- a = Velocity of the pressure wave
- K = Bulk modulus of the fluid
- ρ = Liquid density
- D = Internal diameter of the pipe
- E = Young’s modulus of the pipe material
- e = Wall thickness
- ϕ = restraint factor (usually taken as 1)
The time that a pressure wave takes to travel from its origin through the system and back to its source is defined as the pipe period. For a single pipeline with pipeline Length, L this is provided as given below:
- T = Critical period
- L = Length of the pipe
- a = Velocity of the pressure wave
Events that take place in less than T are called ‘fast’ events and these are likely to cause pressure surge issues.
As per the Joukowsky formula, the pressure head change (Δh) due to an instantaneous velocity change (ΔV) is expressed as shown above. Here,
- Δh = head rise
- ΔV = change in velocity
- a = wave speed
- g = acceleration due to gravity
This is a very useful guide that explains the likely severity of a pressure surge event but is not a replacement for a proper surge analysis!
Limitations of Joukowsky formula
Joukowsky formula is applicable to a limited set of fluid systems.
- It’s application should be limited to situations matching the following criteria:
- Simple ‘linear’ piping systems i.e. there are no branches by which pressure waves can be reflected back and cause constructive interference in the main line.
- Valve closure time is significantly shorter than the pressure wave communication time.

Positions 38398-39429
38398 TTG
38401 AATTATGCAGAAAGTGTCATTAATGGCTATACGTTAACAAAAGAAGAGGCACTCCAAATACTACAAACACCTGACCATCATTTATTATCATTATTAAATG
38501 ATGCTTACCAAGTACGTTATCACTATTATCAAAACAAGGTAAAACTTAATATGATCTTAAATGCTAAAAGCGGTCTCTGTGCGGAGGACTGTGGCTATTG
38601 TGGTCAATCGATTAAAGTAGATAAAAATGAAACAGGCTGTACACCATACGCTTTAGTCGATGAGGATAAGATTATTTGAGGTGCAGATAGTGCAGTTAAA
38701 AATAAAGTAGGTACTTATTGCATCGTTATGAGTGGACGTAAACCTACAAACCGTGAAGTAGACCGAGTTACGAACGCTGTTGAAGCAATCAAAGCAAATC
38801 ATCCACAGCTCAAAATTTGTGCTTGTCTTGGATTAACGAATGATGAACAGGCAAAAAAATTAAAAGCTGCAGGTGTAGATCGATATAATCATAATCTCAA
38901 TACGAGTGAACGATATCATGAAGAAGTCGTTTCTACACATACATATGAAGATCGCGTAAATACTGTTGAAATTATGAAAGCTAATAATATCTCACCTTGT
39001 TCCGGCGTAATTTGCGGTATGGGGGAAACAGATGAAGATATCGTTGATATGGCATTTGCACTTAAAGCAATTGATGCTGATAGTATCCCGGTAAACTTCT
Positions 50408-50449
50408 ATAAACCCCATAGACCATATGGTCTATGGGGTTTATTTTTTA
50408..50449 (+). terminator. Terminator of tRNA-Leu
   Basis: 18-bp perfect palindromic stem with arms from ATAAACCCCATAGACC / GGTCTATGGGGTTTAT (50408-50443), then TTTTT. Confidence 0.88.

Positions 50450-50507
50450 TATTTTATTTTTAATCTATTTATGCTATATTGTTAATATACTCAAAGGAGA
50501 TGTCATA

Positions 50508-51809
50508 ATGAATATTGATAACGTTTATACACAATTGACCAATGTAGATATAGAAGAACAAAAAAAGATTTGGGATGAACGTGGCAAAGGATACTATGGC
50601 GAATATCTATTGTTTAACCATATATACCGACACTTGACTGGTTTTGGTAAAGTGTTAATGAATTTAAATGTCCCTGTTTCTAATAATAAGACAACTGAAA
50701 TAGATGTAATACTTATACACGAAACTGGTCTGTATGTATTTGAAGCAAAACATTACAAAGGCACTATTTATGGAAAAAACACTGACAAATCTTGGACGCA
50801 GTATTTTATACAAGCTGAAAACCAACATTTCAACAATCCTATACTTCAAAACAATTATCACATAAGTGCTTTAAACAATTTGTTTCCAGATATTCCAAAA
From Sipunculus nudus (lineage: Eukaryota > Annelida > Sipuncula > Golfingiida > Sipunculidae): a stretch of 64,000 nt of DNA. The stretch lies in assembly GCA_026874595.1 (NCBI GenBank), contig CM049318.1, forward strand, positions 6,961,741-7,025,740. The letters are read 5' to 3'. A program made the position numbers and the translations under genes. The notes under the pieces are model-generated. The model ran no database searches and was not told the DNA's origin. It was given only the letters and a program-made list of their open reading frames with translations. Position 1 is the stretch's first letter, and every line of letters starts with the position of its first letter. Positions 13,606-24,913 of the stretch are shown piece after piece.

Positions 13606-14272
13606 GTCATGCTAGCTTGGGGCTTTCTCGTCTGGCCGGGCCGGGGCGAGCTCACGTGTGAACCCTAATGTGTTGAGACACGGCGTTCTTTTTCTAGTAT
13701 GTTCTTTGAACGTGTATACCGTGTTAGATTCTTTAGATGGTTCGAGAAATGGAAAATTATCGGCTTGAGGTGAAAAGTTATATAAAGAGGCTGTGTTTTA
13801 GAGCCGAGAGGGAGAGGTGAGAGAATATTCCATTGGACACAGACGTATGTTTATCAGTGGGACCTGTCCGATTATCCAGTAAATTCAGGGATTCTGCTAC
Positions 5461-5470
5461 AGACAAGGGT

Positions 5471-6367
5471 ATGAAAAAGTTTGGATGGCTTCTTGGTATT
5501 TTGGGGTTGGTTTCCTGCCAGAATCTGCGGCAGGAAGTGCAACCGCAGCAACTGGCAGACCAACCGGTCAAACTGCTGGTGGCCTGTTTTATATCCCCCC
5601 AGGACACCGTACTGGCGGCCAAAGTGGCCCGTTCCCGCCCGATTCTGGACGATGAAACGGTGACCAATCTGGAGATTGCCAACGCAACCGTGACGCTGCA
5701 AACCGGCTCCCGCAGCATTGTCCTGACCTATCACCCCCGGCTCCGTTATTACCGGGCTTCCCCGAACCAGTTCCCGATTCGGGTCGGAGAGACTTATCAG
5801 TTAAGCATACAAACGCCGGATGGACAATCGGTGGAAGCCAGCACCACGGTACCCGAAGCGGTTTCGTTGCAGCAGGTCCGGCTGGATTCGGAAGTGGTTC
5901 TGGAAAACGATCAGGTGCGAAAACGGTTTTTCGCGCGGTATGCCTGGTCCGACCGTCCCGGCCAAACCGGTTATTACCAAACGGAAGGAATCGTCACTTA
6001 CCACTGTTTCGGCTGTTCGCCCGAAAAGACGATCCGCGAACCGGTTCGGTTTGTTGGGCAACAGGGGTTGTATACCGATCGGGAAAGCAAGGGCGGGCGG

- System frictional losses are similar to that of a water transport system.
- Joukowsky equation does not consider column separation in its analysis of fluid hammer. Column separation can often result in surge pressures exceeding those predicted by the Joukowsky equation and therefore the Joukowsky equation should not be applied when analyzing system in which the pipeline pressure can rapidly drop below the fluid vapor pressure.
How to Avoid Pressure Surge
To avoid pressure surge system must be protected. Protection of systems against water hammer can be parted into three groups:
1.0: System Design Solutions:
- Use of pipework with a higher pressure rating
- Rerouting of the pipeline avoiding high/low points
- Changing of piping material, thus altering the wave speed
- Increase of the pipe diameter, thereby reducing the velocity
- Increase of pump inertia by incorporating a flywheel
- Adding bypass lines
2.0 Active Protection:
Piping/Pipeline systems can be protected against Surge impact by using devices during pipeline normal operation like:
- Variable speed pumping
- Soft starters
- Slow closing and opening valves
Be informed that these devices require power and during load shedding or power-failure cannot be of use.
3.0: Passive Protection (Fig. 5):
There are several passive protection equipments available in the market that operates without the need for additional power. Few examples of these are:
- Surge Vessels
- Surge Shafts
- Air Valves
- Vacuum Breakers
- Pressure Relief Valves
- Surge Anticipation Valves
- Intermediate Check valves
Selection of System for Surge Protection
Refer to Fig. 6 below that provide a flowchart for Surge Protection System Selection.
Pressure Surge Modelling Software
There are currently various software packages that can be used for analysis:
- AFT Impulse
- PASS/Hydro system
- Flownex Simulation Environment
Methodology (Fig. 7):
Designing a Pressure Surge relief System
- Consideration of a complex range of factors like the potential for pressure increases, the volumes to be passed by the surge relief equipment in operation, and the capacity of the system to contain pressures, etc are required for the design of a complete surge relief system.
- Control or ESD valve closure times can also affect surge pressures in a pipeline. By increasing the valve closure time, a gradual flow decay can be achieved which will reduce the potential of pressure surge.